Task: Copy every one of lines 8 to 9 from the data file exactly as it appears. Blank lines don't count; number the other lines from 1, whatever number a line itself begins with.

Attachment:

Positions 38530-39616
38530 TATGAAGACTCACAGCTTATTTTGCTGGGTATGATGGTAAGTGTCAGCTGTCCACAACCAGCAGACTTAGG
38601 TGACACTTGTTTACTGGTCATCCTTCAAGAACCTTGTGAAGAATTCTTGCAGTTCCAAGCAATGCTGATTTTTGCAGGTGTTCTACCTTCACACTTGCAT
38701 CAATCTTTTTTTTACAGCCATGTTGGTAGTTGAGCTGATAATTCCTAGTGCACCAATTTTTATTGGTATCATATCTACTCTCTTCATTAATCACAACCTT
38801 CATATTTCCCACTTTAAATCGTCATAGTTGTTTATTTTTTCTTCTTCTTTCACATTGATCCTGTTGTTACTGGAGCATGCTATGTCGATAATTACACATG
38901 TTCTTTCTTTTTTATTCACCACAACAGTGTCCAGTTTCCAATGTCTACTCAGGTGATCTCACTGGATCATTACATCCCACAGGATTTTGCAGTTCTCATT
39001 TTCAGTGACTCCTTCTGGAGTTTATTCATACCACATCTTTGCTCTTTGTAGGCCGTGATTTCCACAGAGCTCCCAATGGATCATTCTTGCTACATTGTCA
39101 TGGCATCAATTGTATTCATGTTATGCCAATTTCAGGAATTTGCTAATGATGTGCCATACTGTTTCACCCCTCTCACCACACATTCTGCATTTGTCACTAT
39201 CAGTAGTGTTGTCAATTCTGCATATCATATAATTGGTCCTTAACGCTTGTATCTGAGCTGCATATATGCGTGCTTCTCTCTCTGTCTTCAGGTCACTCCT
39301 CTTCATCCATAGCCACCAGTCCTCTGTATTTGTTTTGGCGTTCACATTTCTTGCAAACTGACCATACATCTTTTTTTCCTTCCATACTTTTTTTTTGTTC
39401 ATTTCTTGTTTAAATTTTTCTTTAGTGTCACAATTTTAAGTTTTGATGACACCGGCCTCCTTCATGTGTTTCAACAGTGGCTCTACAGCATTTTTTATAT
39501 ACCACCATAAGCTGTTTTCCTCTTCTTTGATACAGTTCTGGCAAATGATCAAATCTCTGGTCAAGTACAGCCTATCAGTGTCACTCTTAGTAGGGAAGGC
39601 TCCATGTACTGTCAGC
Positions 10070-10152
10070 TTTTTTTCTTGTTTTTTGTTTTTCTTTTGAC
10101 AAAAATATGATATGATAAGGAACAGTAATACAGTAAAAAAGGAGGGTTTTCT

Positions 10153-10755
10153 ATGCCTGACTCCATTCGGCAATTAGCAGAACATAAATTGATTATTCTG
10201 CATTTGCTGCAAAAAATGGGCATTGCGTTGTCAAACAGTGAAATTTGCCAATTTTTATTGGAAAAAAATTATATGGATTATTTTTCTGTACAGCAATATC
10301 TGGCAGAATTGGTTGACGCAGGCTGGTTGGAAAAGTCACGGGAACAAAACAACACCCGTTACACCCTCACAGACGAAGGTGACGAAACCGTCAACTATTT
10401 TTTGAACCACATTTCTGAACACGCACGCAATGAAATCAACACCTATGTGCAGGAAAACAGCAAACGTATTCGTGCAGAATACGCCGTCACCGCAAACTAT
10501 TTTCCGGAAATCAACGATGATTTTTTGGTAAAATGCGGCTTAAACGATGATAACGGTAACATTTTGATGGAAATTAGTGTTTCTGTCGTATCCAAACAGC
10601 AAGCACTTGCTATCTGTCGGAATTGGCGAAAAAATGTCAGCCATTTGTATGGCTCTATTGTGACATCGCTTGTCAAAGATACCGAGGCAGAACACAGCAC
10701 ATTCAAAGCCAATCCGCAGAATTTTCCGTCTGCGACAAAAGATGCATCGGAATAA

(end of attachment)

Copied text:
39101 TGGCATCAATTGTATTCATGTTATGCCAATTTCAGGAATTTGCTAATGATGTGCCATACTGTTTCACCCCTCTCACCACACATTCTGCATTTGTCACTAT
39201 CAGTAGTGTTGTCAATTCTGCATATCATATAATTGGTCCTTAACGCTTGTATCTGAGCTGCATATATGCGTGCTTCTCTCTCTGTCTTCAGGTCACTCCT